Clubland

I went down to London on for a training course held in the Institute of Mining, Minerals and Metals, one street back from Pall Mall. A crisp, sunny autumn day. I took a photocopy of the chapter from James M. Bone’s London Perambulator (1925) which describes the club streets and took a walk during the lunch break, wandering along Pall Mall as far as St. James’s Palace (grey clad soldiers with bayonets on their assault rifles doing funny shuffling moves like a long slow military dance – you could stick an ink rubber in between their noses and upper lips and it would stay there, like a toothbrush moustache) and the Athenaeum, with its big golden Minerva. You can see the august folk, or rather their bald or snowy white heads, through the windows of the clubs. I tried to identify some of the places Bone describes: Berry’s the wine merchant’s and Lock’s the hatters are still there, as well as most of the clubs, the RAC and the house built on the site of Nell Gwyn’s house (marked with a blue plaque. Surely it is on the south rather than the north side of the street, as Bone has it?). The “Dutch-looking house, old red brick and stone dressings and its caryatided porch” had scaffolding all over its façade and taxis screamed up the one way system like scalded black hounds.

Afterwards, I had time to catch some of the exhibitions on Cork Street. As usual, I had to walk up and down the street a couple of times, peering anxiously in through the windows (but not even really feeling comfortable doing that) until I plucked up the courage to step into one of the galleries, feeling a total pleb in my cheap clothes. Looking at art in the context of all that luxury (Saville Row, the Burlington Arcade) is always an interesting lesson.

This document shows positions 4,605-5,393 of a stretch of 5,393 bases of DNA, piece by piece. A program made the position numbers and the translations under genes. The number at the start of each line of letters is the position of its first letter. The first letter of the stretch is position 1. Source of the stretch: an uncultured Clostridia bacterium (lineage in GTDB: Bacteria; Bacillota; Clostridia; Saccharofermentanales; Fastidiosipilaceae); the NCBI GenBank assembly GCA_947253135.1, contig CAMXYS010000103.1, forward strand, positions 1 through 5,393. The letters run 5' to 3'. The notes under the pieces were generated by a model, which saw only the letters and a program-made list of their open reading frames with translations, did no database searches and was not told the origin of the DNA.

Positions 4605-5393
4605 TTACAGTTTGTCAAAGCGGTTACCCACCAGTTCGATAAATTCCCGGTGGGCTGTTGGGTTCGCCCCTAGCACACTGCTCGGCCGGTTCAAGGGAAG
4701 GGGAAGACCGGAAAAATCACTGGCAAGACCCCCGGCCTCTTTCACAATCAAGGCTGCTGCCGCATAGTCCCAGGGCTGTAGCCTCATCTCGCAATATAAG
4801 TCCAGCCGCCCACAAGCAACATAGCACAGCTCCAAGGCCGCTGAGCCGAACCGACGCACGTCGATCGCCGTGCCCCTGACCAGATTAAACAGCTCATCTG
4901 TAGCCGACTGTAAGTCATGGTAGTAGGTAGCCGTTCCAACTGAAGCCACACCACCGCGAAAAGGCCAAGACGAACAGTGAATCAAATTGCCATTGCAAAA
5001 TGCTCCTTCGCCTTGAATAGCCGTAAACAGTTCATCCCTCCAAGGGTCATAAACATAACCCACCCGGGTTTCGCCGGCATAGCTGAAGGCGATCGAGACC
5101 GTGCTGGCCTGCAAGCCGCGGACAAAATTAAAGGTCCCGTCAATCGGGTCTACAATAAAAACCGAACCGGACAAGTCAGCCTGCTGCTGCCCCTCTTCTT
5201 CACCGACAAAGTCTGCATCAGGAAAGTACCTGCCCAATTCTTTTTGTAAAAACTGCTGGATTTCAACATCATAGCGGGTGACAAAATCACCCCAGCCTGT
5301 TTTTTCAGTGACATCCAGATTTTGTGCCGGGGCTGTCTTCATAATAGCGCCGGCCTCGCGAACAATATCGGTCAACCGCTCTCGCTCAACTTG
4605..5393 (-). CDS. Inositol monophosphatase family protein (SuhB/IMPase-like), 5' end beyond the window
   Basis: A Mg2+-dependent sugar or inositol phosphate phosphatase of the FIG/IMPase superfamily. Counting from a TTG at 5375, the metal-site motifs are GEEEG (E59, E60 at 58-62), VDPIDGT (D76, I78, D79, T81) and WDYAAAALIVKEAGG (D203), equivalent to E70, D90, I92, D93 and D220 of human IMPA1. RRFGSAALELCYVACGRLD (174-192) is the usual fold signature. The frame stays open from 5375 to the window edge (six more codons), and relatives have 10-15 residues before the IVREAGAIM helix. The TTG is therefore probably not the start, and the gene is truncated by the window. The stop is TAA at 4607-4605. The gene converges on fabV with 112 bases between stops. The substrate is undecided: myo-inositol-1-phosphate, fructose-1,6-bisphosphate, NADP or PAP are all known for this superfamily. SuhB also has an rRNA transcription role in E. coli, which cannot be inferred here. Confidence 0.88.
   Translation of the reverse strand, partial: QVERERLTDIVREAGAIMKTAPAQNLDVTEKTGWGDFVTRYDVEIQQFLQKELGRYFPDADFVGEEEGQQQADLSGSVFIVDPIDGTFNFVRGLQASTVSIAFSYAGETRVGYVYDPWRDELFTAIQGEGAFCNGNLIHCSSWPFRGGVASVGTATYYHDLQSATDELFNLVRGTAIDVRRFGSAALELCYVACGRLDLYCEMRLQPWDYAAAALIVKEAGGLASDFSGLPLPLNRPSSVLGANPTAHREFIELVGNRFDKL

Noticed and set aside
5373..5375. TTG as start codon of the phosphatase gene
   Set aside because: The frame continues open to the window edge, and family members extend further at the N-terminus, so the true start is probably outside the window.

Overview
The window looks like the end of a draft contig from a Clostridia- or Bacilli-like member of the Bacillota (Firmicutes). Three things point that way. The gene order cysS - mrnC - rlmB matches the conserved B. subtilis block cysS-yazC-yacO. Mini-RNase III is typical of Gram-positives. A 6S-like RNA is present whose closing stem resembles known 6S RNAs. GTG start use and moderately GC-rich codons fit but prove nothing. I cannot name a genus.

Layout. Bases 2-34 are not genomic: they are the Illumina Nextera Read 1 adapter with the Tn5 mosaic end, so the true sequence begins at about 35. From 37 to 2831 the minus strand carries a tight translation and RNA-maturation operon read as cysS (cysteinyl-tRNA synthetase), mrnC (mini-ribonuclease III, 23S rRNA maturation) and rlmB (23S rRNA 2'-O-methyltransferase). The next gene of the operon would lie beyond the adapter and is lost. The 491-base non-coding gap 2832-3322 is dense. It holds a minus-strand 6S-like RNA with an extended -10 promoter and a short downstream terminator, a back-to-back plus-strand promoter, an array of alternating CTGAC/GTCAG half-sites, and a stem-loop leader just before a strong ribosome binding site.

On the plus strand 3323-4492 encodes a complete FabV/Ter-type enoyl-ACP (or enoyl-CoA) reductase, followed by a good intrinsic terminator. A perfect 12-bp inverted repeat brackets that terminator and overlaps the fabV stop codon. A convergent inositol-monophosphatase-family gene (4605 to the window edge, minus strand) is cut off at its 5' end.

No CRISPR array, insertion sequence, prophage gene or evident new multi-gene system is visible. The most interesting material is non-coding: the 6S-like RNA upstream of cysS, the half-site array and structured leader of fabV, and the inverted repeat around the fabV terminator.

Saw Paul Slater, who used to be (or still is) an illustrator. Faux-early-to-mid-20th century á la Boys’ Own annuals. Surreal humour. Edwardian gent types in absurd spherical metal suits kicking at one another; a cricketer leaps to hit the ball and is shot through with arrows; a stirling military fellow plays stirring tunes on a kind of grand piano-cum-tank which ploughs over a trench containing a startled German on some First World War battlefield; weird Magritte-esque balloon-houses hover over an English heath complete with hearty walkers. Various characters had very odd protuberances coming out from where their bottoms were, but yet contained in their immaculately tailored clothes. I appreciated the offbeat humour, but they felt to me (perhaps having just walked up Jermyn Street and the Burlington Arcade in my cheap mac) like luxury products.
Pia Fries at Bernard Jacobson. Huge and pristine white canvasses with paint thickly extruded and smeared onto them. Photographic images of paint were screen printed onto the canvass, complete with crosshairs (she studied under Gerhard Richter). I found them cold, detached and clinical. Despite the liberal use of paint and the potential for it to be messy and hearty, the materials are tightly controlled and immaculately presented (no trace of struggle or development). Not a single smear of paint out of place. They didn’t even smell of oil (despite being dated 2007 and unlike the Paul Slaters).
Len Tabner. I liked these the best of all. Big landscapes on paper in mixed media (mostly watercolour, acrylic and oil or soft pastels, by the look of it). Exciting, vibrant and alive. He has painted places I have photographed and know: Boulby Cliff from Redcar and the East Coast. Lindisfarne, Sandsend, Bamburgh Castle and Glen Coe. There was a photo of him painting out of doors, in front of his Landrover. I think I liked them because they are about an engagement with something (landscape and the elements) in a way that is no longer fashionable. They are closer to Turner than to other contemporary work (Tabner is an older artist).
Later, I noticed that the stairs in Waterstones in Piccadilly are made of the same kind of strange pitted marble as the Bucharest Metro. I imagined them featuring in the plot of a Cold War spy novel, perhaps involving tiny notes or micro dots concealed in the crevices.

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